“While we want to respect the interest of our business and corporate partners, issues like this not only affect them, but our school system, recreation and public safety departments. We always must be mindful that, while we want our businesses to be successful, we need the taxes that they generate to take care of the services for our most needed residents who reside in our city,” said City Councilmember Oliver M. Thomas, Jr.
“The Sheriff’s Office, and our city’s public safety, depend on funding from property taxes. My office is looking to provide more competitive wages and fill critical staffing shortages; and every dollar counts. I hope the Folgers case is resolved soon and in the best interest of our community,” said Sheriff Susan Hutson.
“This tax revenue should be benefitting New Orleans students. Taxes like these increase teacher pay and provide high quality instruction and after-school activities for kids. Folgers should respect its legal responsibilities and fulfill its obligations to the children and families of New Orleans,” said Orleans Parish School Board President Olin Parker.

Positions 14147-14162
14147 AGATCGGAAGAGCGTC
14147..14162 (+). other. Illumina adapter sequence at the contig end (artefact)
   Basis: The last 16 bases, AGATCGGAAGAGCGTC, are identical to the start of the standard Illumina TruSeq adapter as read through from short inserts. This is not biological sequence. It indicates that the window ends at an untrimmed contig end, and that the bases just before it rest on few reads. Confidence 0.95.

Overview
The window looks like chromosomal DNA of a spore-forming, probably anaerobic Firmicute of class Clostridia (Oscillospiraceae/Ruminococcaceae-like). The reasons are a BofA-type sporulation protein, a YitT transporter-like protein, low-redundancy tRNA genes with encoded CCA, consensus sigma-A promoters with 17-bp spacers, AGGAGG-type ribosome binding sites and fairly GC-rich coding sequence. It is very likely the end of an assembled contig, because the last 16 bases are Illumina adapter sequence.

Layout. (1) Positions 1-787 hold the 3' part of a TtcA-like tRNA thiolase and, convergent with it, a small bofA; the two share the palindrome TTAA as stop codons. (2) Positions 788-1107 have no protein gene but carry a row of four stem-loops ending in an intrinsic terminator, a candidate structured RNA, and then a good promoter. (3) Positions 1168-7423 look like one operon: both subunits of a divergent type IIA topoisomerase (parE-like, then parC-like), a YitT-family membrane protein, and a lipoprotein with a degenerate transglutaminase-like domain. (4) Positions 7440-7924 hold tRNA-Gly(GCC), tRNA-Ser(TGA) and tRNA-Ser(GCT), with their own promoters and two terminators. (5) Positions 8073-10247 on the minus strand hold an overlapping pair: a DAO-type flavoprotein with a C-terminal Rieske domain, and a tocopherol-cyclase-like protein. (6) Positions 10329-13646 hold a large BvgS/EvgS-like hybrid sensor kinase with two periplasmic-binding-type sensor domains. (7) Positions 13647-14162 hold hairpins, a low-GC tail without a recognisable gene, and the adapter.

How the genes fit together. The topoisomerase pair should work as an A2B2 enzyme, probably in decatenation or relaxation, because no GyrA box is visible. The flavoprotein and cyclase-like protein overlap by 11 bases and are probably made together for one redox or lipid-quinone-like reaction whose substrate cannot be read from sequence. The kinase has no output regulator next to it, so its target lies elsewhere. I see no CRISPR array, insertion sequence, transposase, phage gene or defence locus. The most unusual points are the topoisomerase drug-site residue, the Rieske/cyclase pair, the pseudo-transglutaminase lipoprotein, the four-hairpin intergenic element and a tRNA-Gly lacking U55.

“A full two years ago, the School Board unanimously denied Folgers’ request to be exempt from paying the taxes it owes to the New Orleans Public Schools. Their continued refusal to pay their taxes is denying our schools and students of much-needed funding. It is an affront to the students and teachers of New Orleans. I look forward to this matter being resolved in the best interest of our students and families,” said Orleans Parish School Board Vice President Carlos Zervigon.
“Every penny counts when it comes to funding our schools, public safety and city services. That’s why it’s frustrating to see Folgers fighting to get out of paying what it owes after the City Council and School Board denied its tax exemption applications. Just like small businesses have to pay taxes, so do the big ones. I hope this matter is resolved quickly and in the best interests of the people,”said State Representative Jason Hughes.